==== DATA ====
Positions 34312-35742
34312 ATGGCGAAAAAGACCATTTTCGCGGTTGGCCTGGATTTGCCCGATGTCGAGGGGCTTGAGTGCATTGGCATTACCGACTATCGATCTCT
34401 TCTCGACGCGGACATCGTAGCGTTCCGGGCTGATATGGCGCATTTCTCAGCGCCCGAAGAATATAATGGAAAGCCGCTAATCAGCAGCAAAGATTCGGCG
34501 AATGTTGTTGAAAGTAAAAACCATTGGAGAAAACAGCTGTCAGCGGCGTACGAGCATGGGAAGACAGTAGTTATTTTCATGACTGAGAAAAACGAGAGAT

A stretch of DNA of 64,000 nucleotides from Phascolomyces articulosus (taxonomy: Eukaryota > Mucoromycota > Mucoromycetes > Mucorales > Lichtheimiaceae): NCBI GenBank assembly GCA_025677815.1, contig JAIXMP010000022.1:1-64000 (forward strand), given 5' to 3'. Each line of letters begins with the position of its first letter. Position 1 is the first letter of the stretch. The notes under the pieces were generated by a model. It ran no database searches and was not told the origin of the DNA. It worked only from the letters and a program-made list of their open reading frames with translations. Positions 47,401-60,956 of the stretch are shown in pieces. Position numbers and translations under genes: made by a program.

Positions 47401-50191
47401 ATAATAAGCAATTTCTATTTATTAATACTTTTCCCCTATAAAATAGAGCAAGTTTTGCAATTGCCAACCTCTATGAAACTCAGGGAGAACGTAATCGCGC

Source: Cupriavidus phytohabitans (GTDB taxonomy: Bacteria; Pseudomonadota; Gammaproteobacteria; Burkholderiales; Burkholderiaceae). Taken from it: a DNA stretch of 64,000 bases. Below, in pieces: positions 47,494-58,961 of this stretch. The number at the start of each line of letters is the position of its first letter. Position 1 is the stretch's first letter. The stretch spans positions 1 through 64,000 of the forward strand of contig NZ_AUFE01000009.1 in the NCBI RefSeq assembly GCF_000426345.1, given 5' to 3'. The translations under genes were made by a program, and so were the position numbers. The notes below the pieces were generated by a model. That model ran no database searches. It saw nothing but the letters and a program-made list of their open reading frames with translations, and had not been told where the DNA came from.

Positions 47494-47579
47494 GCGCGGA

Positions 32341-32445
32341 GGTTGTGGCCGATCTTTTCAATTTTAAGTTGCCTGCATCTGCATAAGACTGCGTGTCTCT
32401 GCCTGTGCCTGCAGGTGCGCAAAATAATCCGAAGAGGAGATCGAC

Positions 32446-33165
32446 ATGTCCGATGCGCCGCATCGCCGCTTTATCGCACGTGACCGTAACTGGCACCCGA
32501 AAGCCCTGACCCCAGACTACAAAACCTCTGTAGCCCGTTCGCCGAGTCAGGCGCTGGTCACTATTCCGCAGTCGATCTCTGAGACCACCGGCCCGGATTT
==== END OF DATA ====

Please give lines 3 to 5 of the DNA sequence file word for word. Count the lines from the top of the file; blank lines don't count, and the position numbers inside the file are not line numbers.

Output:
34401 TCTCGACGCGGACATCGTAGCGTTCCGGGCTGATATGGCGCATTTCTCAGCGCCCGAAGAATATAATGGAAAGCCGCTAATCAGCAGCAAAGATTCGGCG
34501 AATGTTGTTGAAAGTAAAAACCATTGGAGAAAACAGCTGTCAGCGGCGTACGAGCATGGGAAGACAGTAGTTATTTTCATGACTGAGAAAAACGAGAGAT

A stretch of DNA of 64,000 nucleotides from Phascolomyces articulosus (taxonomy: Eukaryota > Mucoromycota > Mucoromycetes > Mucorales > Lichtheimiaceae): NCBI GenBank assembly GCA_025677815.1, contig JAIXMP010000022.1:1-64000 (forward strand), given 5' to 3'. Each line of letters begins with the position of its first letter. Position 1 is the first letter of the stretch. The notes under the pieces were generated by a model. It ran no database searches and was not told the origin of the DNA. It worked only from the letters and a program-made list of their open reading frames with translations. Positions 47,401-60,956 of the stretch are shown in pieces. Position numbers and translations under genes: made by a program.